I hear this nearly every day. Mothers-to-be are speaking up in their support groups hoping it’s not just them:
“Is anyone else losing their shit on their partner every other minute?”
Is it normal? No. But is it common? Oh yes.
Is it “just the pregnancy hormones?” Sort of. But it appears there is a reason it happens to some and not others.
Hormones are a vital component in our daily lives. They maintain our youth. They influence what we think, how we feel, and how we behave, as well as carrying out important physiological duties.
Just as the menstrual cycle ebbs and flows with hormones like estrogen and progesterone, pregnancy ebbs and flows, too. We know when we are in the luteal phase of our menstrual cycle we must slow down, take note of our surroundings and what is influencing us, and use that feedback to shape the way we walk through our lives.
Pregnancy is much the same. We must use the signs that our body and mind are giving us — albeit through underlying hormones — to stay in tune with that spiritual side of ourselves that needs us to stay calm for our babies.
What is Progesterone?
Progesterone is an important sex hormone that is critical for pregnancy to sustain. You make boatloads of it when you’re expecting. In the beginning, the corpus luteum makes all of this progesterone for you. By around week 12, the placenta begins to produce all the progesterone the pregnancy will need.
While some women only struggle with synthetic progesterone — such as is found in birth control or progesterone supplements giving to women with low progesterone during the first trimester — others are also intolerant to their very own progesterone.
We don’t know for sure what causes PI. What we do know is a lot of women appear to develop it after the use of synthetic progesterone products.
Signs You’re Dealing With PI
Think you’re dealing with progesterone intolerance? Let’s peruse the signs of it we see most often. Do you keep in mind having only one or two of these symptoms is not likely indicative of the presence of PI, also known as progesterone hypersensitivity. Rather, most women who have PI have more of these symptoms than not.
Understand that I am not a doctor. Also, understand the progesterone intolerance has no strict medical classification. My opinions are based on my experience over the years working with women on their menstrual cycles, pregnancies, and births.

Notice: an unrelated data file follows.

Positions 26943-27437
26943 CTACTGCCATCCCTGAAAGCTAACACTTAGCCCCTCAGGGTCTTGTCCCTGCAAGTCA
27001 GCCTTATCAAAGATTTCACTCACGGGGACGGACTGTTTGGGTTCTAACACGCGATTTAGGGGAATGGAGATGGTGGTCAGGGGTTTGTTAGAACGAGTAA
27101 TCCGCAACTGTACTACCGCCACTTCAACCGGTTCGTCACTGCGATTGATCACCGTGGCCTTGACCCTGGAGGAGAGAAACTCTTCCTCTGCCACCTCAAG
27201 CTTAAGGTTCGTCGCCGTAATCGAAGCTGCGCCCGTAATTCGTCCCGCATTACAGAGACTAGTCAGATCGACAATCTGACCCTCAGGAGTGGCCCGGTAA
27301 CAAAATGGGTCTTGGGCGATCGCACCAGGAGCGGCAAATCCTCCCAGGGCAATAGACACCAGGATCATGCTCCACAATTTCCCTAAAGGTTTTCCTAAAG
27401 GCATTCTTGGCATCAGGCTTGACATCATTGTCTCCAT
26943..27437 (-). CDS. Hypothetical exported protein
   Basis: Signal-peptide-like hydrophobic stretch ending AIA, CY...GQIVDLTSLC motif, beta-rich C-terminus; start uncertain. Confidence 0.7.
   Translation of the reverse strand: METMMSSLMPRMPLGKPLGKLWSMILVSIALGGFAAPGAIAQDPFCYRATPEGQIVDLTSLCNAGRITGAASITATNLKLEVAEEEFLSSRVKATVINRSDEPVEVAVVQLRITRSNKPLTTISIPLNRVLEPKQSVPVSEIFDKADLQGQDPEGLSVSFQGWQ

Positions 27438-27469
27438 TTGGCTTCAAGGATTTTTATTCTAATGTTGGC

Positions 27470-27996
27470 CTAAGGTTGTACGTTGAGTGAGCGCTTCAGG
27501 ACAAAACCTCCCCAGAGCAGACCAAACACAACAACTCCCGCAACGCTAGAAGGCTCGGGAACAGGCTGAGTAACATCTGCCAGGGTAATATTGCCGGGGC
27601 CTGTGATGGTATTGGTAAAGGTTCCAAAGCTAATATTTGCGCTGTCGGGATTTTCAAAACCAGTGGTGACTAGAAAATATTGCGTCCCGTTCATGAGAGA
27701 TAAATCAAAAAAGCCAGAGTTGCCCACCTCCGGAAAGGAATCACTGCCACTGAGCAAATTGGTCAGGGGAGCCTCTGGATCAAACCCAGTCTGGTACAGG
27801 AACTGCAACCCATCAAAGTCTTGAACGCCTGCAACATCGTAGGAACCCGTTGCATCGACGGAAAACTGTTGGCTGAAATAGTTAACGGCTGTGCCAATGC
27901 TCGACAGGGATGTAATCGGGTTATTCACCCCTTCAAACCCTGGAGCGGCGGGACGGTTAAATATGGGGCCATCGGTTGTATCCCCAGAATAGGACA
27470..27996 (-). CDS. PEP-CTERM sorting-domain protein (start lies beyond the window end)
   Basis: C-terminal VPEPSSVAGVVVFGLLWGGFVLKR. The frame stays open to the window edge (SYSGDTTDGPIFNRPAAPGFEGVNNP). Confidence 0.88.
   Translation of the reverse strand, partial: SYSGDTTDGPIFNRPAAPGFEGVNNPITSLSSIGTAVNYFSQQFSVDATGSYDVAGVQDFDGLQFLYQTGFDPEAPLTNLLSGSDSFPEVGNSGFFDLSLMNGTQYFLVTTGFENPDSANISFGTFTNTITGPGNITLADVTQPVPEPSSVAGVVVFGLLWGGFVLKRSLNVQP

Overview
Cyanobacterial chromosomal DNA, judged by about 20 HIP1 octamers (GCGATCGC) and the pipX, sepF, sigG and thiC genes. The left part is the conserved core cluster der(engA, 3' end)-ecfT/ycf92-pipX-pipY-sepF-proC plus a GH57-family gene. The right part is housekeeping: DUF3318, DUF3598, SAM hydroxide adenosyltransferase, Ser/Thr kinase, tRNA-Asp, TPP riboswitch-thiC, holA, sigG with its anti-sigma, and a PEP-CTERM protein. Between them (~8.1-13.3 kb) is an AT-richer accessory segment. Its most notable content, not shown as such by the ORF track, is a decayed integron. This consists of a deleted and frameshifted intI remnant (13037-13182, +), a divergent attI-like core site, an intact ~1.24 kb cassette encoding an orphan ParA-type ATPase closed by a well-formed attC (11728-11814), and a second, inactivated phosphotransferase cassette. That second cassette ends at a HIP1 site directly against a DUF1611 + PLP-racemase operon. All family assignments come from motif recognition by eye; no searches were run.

1. I Think I’ll Sleep It Off
Are any of us here strangers to the fatigue that knocks us on our rears by week six? I think not. Pregnancy requires much more rest from us because our body is doing so much more than it normally does.
Luckily, that fatigue tends to melt away by the time we exit the first trimester. However, some of us will continue to feel completely depleted and exhausted for the duration of our pregnancy. Often, these women have progesterone to blame. But it’s more than that…
2. Here Come The Waterworks
Antenatal depression is a term many women are not familiar with. While we’ve all heard a great deal about postpartum depression and other post-baby mood disorders, focus on mood disorders during pregnancy is limited. I say “mood disorders” because that is what most would refer to them as. To truly understand the extent to which our hormones impact the body and mind, we must be open to the idea that a mood disorder does not necessarily an impairment of the brain. In simple terms: kick the stigma from your mind.
What does depression look like? Do we have to feel suicidal to be depressed? No. Depression can manifest itself as a loss of interest, as feeling detached from yourself or others, as a mild weepiness beyond that which makes the pregnant woman cry during diaper commercials. Depression can also manifest as severely intense mood instability that comes with such low “lows” that the individual sees no clear way out and feels hopeless.
You know yourself best. If pregnancy has taken you from being a productive, happy and engaged human being to being someone who would rather not get out of bed every day because they feel the world has nothing to offer them, mention it to your provider. Whether it is PI or something else doesn’t matter. Get help.
3. Worry, Worry
Anxiety. Suddenly you’re pregnant, and you know you should feel nothing but elation and joy, but all you feel is intense worry. You can’t help it. No amount of deep breathing or your other half telling you it’s going to be okay is getting through.
Anxiety during pregnancy — often referred to as prenatal or antenatal anxiety — can truly cripple the expectant mother. During a time when she should arguably feel her best, she’s hyper-focused on whether the pregnancy will work out, on whether the baby will be okay, and whether her partner is still attracted to her, among other things. While these aren’t unusual concerns at all for pregnant women, the level of anxiety that they can cause with PI sure is.
This kind of worry knows no bounds for the pregnant woman with PI. She can’t escape it and it interferes with daily life. Mental health symptoms should always be reported to a therapist or medical provider. Sometimes, nearly knowing what’s going on with you is enough to soothe the anxiety itch. But some women need more than that, and that’s okay.
4. Do Not Touch Me
Typically, a headline of this nature would convey that this isn’t the time and place for your provider to do a cervical check. Not this time, ladies.
While some of us are going wild with those sex hormones during the nine-month gestation period, others are doing all they can to keep their distance from their partners.
All of that estrogen that was flowing during ovulation, and the excitement of making a baby, seem to flow right out the window when you got pregnant. Instead, you want nothing to do with your partner in the bedroom.
While hormones are certainly responsible for sex drive, having an abundance of progesterone can really dry things up, so to speak. No, this isn’t a matter of lubrication, although some mamas will need a water-based lube to have sex comfortably throughout pregnancy. There are some women who will not have a sex drive at all while they’re pregnant. This can be totally normal for many women. However, if you have no sex drive coupled with a lot of the other symptoms listed here, it may be PI.
5. Pregnancy Brain Gone Insane